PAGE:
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  8. Truth Conditions of Tensed Sentence Types.L. Paul - 1997 - Synthese 111 (1):53-72.
    Quentin Smith has argued that the new tenseless theory of time is faced with insurmountable problems and should be abandoned in favour of the tensed theory of time. Smith;s main argument attacks the fundamental premise of the tenseless theory: that tenseless truth conditions for tokens of tensed sentences adequately capture the meaning of tensed sentences. His position is that tenseless truth conditions cannot explain the logical relations between tensed sentences, thus the tensed theory must be accepted. (...)
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  9.  45
    Truth-Conditions and Criteria.Crispin Wright - 1976 - In Aristotelian Society Supplementary Volume. pp. 47--69.
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  10. Emotivism and Truth Conditions.Daniel Stoljar - 1993 - Philosophical Studies 70 (1):81 - 101.
    By distinguishing between pragmatic and semantic aspects of emotivism, and by distinguishing between inflationary and deflationary conceptions of truth conditions, this paper defends emotivism against a series of objections. First, it is not the case (as Blackburn has argued) that emotivism must explain the appearance that moral sentences have truth conditions. Second, it is not the case (as Boghossian has argued) that emotivism presupposes that non-moral sentences have inflationary truth conditions. Finally, it is not (...)
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  11. Truth-Conditions, Bivalence, and Verification.John McDowell - 1976 - In G. Evans & J. McDowell (eds.), Truth and Meaning. Clarendon Press.
  12.  50
    Meaning, TruthConditions, Proposition: Frege's Doctrine of Sense Retrieved, Resumed and Redeployed in the Light of Certain Recent Criticisms.David Wiggins - 1992 - Dialectica 46 (1):61-90.
    This article first recounts the history of the truth‐conditional conception of meaning from Frege to the present day, emphasizing both points that are neglected in receidev accounts of this history and points of permanent philosophical interest. It then concludes with a review of certain current objections to the truth‐conditional conception and seeks to answer the difficulties pressed by Stephen Schiffer in Remnants of Meaning, offering certain fresh considerations upon the question what it is for two speech action to (...)
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  13.  53
    On the Truth Conditions of Certain ‘If’-Sentences.Michael McDermott - 1996 - Philosophical Review 105 (1):1-37.
    This paper is about what we may provisionally call “indicative” conditionals. It aims to describe one use of the word ‘if’, by giving the truth conditions of sentences using ‘if’ in the way in question. Here are some sentences that, on their natural interpretations, illustrate the target use.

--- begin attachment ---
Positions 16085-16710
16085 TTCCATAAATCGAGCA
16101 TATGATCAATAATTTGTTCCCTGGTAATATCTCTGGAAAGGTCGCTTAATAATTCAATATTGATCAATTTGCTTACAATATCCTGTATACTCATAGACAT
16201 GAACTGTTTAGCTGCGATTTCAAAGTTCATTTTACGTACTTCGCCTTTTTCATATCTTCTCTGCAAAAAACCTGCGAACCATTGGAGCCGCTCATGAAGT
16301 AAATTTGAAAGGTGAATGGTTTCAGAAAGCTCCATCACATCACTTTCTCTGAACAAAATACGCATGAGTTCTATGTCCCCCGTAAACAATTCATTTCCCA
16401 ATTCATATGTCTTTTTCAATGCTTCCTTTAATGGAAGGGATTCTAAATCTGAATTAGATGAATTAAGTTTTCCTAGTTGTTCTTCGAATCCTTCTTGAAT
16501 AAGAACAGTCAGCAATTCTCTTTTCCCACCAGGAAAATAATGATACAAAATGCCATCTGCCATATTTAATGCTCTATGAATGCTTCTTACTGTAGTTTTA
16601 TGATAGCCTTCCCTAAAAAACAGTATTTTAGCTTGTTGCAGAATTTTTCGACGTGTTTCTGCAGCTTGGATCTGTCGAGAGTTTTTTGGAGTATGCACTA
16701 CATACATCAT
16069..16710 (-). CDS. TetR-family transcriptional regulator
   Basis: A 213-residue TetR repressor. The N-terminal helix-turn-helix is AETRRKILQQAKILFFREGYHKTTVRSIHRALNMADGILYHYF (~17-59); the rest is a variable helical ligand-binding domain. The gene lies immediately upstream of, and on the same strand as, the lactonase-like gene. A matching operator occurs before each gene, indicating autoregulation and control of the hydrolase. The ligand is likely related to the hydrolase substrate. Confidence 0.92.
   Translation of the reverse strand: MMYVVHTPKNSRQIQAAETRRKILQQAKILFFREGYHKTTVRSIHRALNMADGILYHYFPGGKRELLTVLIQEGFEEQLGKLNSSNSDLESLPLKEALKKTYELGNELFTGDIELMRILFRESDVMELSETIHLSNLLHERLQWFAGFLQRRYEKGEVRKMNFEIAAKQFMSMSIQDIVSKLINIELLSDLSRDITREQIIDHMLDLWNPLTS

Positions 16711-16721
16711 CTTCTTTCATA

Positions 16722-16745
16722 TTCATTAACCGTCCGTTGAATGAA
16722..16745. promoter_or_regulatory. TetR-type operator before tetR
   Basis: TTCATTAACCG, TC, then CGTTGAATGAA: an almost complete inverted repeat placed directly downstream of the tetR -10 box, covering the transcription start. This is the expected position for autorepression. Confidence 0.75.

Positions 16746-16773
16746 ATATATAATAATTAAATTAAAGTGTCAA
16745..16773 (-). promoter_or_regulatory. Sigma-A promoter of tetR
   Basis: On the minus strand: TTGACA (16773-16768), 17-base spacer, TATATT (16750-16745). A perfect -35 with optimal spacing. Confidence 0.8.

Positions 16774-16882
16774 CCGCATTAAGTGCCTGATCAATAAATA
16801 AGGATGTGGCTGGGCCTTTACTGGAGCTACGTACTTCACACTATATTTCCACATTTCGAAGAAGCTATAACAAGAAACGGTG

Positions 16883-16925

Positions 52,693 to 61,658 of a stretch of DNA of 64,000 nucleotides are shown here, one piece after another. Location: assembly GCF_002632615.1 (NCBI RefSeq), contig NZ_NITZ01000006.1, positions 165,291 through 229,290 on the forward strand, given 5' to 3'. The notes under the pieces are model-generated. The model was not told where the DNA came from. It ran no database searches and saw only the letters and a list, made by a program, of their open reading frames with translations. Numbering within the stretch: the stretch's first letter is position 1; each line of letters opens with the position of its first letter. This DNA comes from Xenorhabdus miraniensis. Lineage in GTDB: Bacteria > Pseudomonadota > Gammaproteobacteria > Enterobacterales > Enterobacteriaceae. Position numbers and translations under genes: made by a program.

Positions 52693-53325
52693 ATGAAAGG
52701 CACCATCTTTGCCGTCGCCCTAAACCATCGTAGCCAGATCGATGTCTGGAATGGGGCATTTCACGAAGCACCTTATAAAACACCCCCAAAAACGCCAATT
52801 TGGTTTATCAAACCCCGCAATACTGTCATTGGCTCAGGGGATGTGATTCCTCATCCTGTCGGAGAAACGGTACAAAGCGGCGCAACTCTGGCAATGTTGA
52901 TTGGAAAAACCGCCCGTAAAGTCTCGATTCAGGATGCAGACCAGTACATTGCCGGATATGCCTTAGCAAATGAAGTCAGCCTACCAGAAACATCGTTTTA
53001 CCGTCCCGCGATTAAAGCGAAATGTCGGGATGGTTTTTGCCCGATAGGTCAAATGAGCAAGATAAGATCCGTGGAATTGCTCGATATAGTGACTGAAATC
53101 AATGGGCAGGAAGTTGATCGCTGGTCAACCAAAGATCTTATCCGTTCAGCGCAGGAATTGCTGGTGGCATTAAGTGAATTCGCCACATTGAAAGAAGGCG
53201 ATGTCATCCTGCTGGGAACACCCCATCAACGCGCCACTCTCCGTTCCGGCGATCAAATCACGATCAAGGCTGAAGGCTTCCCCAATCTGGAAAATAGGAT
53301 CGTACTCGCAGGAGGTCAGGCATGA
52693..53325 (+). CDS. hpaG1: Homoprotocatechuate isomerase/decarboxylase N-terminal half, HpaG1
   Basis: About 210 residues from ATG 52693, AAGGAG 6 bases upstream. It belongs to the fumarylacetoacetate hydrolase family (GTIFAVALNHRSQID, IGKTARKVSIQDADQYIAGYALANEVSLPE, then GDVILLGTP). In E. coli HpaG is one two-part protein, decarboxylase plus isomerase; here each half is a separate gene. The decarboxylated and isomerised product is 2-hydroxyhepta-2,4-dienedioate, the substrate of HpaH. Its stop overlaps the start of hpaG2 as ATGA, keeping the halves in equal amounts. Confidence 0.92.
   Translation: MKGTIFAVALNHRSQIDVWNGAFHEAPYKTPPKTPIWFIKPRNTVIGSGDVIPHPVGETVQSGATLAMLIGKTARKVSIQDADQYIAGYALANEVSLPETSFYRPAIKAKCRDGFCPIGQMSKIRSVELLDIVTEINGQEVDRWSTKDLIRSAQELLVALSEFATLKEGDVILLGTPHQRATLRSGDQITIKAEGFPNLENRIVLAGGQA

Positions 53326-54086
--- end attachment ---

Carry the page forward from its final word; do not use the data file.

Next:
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  14. Decision Theory: Yes! Truth Conditions: No!Nate Charlow - 2016 - In Nate Charlow Matthew Chrisman (ed.), Deontic Modality. Oxford University Press.
    This essay makes the case for, in the phrase of Angelika Kratzer, packing the fruits of the study of rational decision-making into our semantics for deontic modals—specifically, for parametrizing the truth-condition of a deontic modal to things like decision problems and decision theories. Then it knocks it down. While the fundamental relation of the semantic theory must relate deontic modals to things like decision problems and theories, this semantic relation cannot be intelligibly understood as representing the conditions under (...)
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  15. Propositional Structure and Truth Conditions.Michael McGlone - 2012 - Philosophical Studies 157 (2):211-225.
    This paper presents an account of the manner in which a proposition’s immediate structural features are related to its core truth-conditional features. The leading idea is that for a proposition to have a certain immediate structure is just for certain entities to play certain roles in the correct theory of the brute facts regarding that proposition’s truth conditions. The paper explains how this account addresses certain worries and questions recently raised by Jeffery King and Scott Soames.
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  16.  18
    Facts, Truth Conditions, and the Skeptical Solution to the Rule-Following Paradox.Scott Soames - 1998 - Noûs 32 (S12):313-348.
  17.  92
    Determining Truth Conditions in Signaling Games.William F. Harms - 2010 - Philosophical Studies 147 (1):23 - 35.